The Singles Club – July 2016

by / August 1, 2016

 

Is it only me or has this year just flown by? So fast, in fact, I left out June (don’t ask) – apologies to those I have kept waiting. We’re over halfway through 2016 and so far the year has been punctuated by the death of one musical icon after another, and yet Simon Cowell lives on – evidence, if evidence were needed, that life isn’t fair. Anyway, lot to pack into this month’s column so, in the immortal words of Rob Reiner in Spinal Tap, ‘enough of my yakking, let’s boogie’.


Pleasure Beach – ‘Magic Mountain’

Belfast dream pop quintet, Pleasure Beach, are a busy bunch and have been ever since their debut single, ‘Go’, broke through on Irish radio and began a roll that garnered 400,000 Spotify plays. Debut E.P. ‘Dreamer to the Dawn’, released in November of last year, brought more critical success and predictions of great things in 2016.The E.P. showcased the band’s version of the indie rock ‘wall of sound’ akin to the like of Arcade Fire and War On Drugs, and ‘Magic Mountain’ builds on that sound and even expands on it a little, adding more grittiness and stadium-size drums. Clearly a band of lofty ambitions, Pleasure Beach appear to be very good at fulfilling their ambitions one by one and , as a full summer of festival appearances lies ahead, I expect their reputation to continue to grow.


Part Time Pilots – ‘Throwing Shapes’

From the polished Indie Pop of Pleasure Beach to rough-edged, rowdy rockers – Part Time Pilots, and the difference couldn’t be more stark, but no less enjoyable. It may take a couple of listens to get past the less-than-smooth production and bluster, but the boys from Omagh are no mugs. They know what they are about and with multiple releases under their belt already in their 4 year history, they are determined to keep battering down doors with their lo-fi garage stomp. Immensely enjoyable.


Brigid O’Neill – ‘Don’t Make Me Go To Town’

Downpatrick’s Brigid O’Neill is one of those artists who makes everything seem so deceptively easy; with vocals that seem to just float out of her mouth, music that hits the right spots without ever seeming forced or contrived and lyrics that are so simple, quirky even and yet, at the same time, compelling. ‘Don’t Make Me Go to Town’ is the perfect summation of all of the above. I love that gently swinging New Orleans feel the music has, combined with that unmistakably Irish lilt. It’s a combination that works a treat. Wonderful song from an artist who is, unsurprisingly, getting a lot of quality gigs, with some pretty big names – such as he recent Soma Festival, which featured Lisa Hannigan and Eddi Reader. O’Neill should in no way feel inferior to those illustrious name. She is a class act.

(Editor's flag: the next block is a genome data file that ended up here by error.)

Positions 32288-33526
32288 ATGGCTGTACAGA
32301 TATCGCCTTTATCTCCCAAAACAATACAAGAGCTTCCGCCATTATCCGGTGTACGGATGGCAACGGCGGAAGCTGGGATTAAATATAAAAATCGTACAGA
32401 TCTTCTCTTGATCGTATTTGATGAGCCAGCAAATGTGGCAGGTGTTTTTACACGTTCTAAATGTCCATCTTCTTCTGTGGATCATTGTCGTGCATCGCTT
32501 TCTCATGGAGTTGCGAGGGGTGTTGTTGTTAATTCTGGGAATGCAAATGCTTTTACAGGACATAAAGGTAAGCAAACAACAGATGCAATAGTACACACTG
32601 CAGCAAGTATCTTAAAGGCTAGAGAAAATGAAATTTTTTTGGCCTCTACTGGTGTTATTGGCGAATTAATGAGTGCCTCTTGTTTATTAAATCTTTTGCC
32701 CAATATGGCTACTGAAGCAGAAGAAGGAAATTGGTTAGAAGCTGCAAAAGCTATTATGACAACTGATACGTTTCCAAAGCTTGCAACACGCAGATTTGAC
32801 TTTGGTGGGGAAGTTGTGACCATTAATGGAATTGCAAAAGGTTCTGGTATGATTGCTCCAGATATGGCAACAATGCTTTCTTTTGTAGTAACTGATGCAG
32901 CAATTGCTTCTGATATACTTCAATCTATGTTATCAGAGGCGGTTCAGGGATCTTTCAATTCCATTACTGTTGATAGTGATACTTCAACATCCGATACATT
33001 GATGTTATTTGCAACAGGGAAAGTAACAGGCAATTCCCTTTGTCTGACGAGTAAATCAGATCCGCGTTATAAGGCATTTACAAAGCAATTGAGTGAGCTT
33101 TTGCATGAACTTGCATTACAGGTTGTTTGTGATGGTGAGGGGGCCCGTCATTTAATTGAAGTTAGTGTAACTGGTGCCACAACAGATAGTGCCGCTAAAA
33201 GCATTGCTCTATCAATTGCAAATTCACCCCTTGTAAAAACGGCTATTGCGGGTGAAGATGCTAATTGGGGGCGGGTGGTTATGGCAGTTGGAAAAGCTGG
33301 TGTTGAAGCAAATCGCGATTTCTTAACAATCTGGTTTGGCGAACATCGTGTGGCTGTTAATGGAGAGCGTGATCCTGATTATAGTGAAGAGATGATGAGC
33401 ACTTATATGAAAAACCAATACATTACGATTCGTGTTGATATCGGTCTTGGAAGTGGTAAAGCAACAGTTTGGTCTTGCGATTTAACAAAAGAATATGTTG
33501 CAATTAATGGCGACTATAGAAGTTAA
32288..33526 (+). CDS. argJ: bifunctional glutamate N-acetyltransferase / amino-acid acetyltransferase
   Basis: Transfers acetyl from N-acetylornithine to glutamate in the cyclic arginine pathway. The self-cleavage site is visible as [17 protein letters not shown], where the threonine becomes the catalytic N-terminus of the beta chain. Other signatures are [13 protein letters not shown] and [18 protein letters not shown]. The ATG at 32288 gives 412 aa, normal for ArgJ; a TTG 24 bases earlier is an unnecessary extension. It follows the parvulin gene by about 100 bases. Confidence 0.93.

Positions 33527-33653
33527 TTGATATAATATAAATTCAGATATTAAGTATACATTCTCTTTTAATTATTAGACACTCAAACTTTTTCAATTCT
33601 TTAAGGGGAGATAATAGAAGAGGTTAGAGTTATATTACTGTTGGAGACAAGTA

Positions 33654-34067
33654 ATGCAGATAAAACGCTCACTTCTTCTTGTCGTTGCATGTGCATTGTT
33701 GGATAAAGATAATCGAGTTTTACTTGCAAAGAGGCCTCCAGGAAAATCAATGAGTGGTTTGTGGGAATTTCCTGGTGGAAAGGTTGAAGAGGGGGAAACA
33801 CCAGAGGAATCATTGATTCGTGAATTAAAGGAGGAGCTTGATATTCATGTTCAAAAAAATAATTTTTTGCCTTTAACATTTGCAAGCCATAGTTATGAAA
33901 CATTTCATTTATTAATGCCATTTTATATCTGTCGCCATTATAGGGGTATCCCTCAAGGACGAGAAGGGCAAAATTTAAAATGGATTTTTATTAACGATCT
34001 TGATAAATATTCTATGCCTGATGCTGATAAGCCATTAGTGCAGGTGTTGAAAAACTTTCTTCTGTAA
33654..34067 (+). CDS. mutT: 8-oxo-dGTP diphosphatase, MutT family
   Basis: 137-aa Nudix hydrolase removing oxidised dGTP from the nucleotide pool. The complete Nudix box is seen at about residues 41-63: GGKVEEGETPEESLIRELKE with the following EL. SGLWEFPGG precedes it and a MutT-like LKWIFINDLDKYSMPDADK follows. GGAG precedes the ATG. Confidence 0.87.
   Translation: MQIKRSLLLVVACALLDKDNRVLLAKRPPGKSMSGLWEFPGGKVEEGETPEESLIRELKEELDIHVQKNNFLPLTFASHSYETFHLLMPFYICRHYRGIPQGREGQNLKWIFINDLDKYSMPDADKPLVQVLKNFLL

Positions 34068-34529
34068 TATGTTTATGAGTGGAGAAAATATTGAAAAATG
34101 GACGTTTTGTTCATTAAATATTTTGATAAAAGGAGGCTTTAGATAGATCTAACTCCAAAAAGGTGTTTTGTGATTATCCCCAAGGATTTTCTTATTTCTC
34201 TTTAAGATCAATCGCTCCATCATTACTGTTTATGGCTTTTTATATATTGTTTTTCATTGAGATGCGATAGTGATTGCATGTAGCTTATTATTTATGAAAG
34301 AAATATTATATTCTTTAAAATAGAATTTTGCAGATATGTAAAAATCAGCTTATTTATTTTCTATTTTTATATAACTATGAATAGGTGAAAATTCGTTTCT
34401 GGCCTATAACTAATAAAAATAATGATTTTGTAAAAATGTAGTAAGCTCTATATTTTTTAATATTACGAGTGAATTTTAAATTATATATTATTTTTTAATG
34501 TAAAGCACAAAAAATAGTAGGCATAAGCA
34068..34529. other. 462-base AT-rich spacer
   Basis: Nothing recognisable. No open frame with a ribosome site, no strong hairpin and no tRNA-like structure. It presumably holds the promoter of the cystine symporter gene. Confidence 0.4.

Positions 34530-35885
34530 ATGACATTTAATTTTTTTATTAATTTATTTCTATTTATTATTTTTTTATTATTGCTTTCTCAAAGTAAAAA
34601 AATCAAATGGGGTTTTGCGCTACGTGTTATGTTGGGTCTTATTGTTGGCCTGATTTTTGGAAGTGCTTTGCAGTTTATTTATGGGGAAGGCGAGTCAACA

Chris Keys – ‘City Lights’

Did I say ‘class act’? Well, the phrase class act could also be used about Belfast based singer-songwriter, Chris Keys. Everything he does is superb. And it isn’t just his performances, with that lovely sandpapery voice of his. It isn’t just the quality songs he continues to come up with – memorable, thought provoking, but never forgetting that they are songs meant to be listened to and enjoyed. No. Chris Keys is the full package and always put not only his talent on the line, but cold, hard cash – because he always releases a quality product. The last single of his I reviewed – the excellent ‘I’ll Be Home’ – featured a top quality, locally shot video – which I am sure cost a bob or two. With ‘City Lights’, Keys has gone one further as the video features real actors – Nic Hall (Dracula Untold & Lost City of z) and Russian actress, Svetlana Goncharenko. Keys is and always will be a local artist whose work I look forward to. That being so, I cannot wait to hear his debut album due later this year.

Amanda Healy – ‘Turn Around’

I didn’t really know what to expect when I received this submission. Well, actually I was expecting more singer-songwriter-type material, which is fine, but that’s a crowded marketplace with many quality acts in NI already battling it out to be heard (see above for proof). So, even though dance music isn’t my preferred genre to review, nevertheless I was pleasantly surprised by this quirky little number from Donegal-based, Amanda Healy. It doesn’t try to be too clever or intense and there is an immediacy to the production which is very ‘street’. I understand what Healy is trying to do with the vocal, keeping it simple and almost flat. It’s very urban but, I have to confess, some of the notes that she hits or holds, just don’t sit well with me. It’s more of a stylistic preference than a criticism of her singing though.

Denzil A.K.A – ‘Falling’

Although I love, what people often call, Grunge music, for want of a better phrase – I have my limits and I never really got into the more Punky/dissonant side of the Alternative scene. There are no Pixies or Dinosaur Jnr etc records in my collection. I understand the attraction, but it doesn’t attract me, to put it another way. That being so, I am never going to be a massive fans of Larne’s, Denzil A.K.A. – as I have said in previous reviews of his work. The band just sounds too loose to me, too out of tune and, being a vocals man, well….I am sure you can guess the rest. But, while it is my job to criticise, and I don’t shy away from it – I know there will be people out there who think this is edgy, simple, and gives the big two fingers to overproduced homogenised pop. It certainly does all of that. Check it out for yourself.

 

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